Now, we need to add Newton's Law of Universal Gravitation, and

we have all the ingredients we need to describe planetary dynamics.

Newton's law of gravitation states that the gravitational force between

two bodies is proportional to their masses, so this might

be the mass of the star times the mass of

the planet, divided by the distance between them, times a constant.

We call

that constant G, the gravitational constant.

So this tells us the strength of the gravitational force between two bodies.

We can now plug that in to our basic

equations and derive the basic properties of an orbit.

So now we're going to equate

the gravitational acceleration that the planet needs

to stay in a circular orbit, to the gravitational force.

Here M is the mass of the star.

Multiplying by r we find that for a

planet moving on a circular orbit, velocity squared.

Its velocity is equal to the constant G

times the mass of the star, divided by distance.

This implies a planet further away from a star is going to

move slower. You know, a planet at four times the

distance, it's going to move at half the speed, implies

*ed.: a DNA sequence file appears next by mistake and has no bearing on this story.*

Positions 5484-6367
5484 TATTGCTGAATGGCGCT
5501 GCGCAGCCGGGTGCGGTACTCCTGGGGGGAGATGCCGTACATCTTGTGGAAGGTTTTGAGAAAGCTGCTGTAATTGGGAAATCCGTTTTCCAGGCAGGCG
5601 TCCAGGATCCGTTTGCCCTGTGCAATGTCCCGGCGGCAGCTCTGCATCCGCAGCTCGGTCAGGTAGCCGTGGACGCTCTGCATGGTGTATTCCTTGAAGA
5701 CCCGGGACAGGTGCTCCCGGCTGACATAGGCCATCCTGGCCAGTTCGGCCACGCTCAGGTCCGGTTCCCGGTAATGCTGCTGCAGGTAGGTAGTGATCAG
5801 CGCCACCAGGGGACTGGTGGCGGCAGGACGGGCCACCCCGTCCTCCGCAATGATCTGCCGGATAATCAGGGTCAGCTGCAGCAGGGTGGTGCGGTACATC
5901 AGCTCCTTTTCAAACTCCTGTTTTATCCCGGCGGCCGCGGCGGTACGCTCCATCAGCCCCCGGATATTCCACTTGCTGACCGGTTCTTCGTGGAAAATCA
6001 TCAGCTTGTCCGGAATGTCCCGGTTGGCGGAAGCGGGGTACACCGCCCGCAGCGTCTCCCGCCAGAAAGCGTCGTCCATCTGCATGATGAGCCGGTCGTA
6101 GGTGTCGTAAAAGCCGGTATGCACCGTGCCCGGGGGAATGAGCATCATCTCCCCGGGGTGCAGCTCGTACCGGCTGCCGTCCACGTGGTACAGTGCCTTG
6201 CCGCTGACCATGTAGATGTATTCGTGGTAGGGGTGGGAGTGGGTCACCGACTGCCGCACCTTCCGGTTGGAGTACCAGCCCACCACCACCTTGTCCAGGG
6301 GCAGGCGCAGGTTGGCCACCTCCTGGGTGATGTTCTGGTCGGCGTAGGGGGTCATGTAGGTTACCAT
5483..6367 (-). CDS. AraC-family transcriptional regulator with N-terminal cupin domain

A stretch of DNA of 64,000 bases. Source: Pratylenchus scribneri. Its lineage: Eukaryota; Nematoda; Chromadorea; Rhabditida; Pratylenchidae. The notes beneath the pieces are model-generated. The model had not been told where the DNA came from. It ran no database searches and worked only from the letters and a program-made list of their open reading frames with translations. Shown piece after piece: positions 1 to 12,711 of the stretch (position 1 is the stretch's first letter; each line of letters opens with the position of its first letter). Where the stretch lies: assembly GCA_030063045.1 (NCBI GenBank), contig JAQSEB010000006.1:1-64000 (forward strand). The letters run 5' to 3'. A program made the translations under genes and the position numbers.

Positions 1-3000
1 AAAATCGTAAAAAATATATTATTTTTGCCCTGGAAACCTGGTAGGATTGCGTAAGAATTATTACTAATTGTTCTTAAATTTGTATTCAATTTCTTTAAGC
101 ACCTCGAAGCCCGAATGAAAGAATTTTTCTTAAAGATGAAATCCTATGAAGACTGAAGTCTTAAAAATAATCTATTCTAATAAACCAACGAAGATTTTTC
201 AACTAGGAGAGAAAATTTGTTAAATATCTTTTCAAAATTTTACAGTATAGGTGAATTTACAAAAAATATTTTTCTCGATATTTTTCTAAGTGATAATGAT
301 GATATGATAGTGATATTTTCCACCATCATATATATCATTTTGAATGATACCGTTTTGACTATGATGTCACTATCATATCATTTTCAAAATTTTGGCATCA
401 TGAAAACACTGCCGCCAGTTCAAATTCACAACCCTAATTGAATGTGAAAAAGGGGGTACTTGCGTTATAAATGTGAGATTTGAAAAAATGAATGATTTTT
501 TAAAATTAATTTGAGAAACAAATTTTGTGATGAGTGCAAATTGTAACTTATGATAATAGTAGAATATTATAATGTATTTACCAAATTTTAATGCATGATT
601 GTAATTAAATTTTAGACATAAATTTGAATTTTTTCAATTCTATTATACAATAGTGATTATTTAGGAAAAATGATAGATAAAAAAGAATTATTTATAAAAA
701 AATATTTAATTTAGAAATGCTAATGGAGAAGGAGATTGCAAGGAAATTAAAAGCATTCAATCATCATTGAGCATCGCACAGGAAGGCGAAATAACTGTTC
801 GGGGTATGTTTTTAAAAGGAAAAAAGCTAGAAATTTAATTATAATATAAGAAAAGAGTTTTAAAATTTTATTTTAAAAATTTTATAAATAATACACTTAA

planets orbiting around more massive stars have to move faster.

So given this basic equation, we can now work out what a period of a

planet will be.

The period, the time it takes to go around the orbit.

Is going to equal the distance, the circumference of the orbit, 2 pi r

divided by the velocity that the planet goes around the orbit.

So period's 2 pi r over v. Let's square this.

So period squared is 2

pi squared i squared over v squared. Well we know what v squared is.

We can plug that back into the equation so we take this equation plug it in here.

Let's

do the math, when we do that we see period squared is 2 pi

squared, r cubed over GM. We've just derived Kepler's Laws.

Period squared is distance cubed. We saw a nice graph of that earlier.

We saw how well that relationship worked.

Not only that, we've worked out the constant.

So you can see,

given the mass of the star, and observing

the planet's period, we can infer the distance.

This is a technique that will apply often when we look at extra solar systems.

We actually can't directly measure the distance, but we will be

able to measure the orbital period of a planet around the star.

Given the properties of a star, given its luminosity, how bright it is,

we can use our understanding of stars, something we'll talk about later on in

this course, to go from the star's observed properties to its mass.

So we know this term, we know this term.

That's a constant.

We can solve for distance.

This is going to be a tool that we will use often when we

want to just learn about the properties of some of the newly discovered planets.

So now, let's apply these.

Work out what this would imply, first for our own solar system, and then for

perhaps, for a newly discovered system, want to work through these two problems.

And then we'll come back and talk about how we

use these basic ideas in our search for extra solar planets.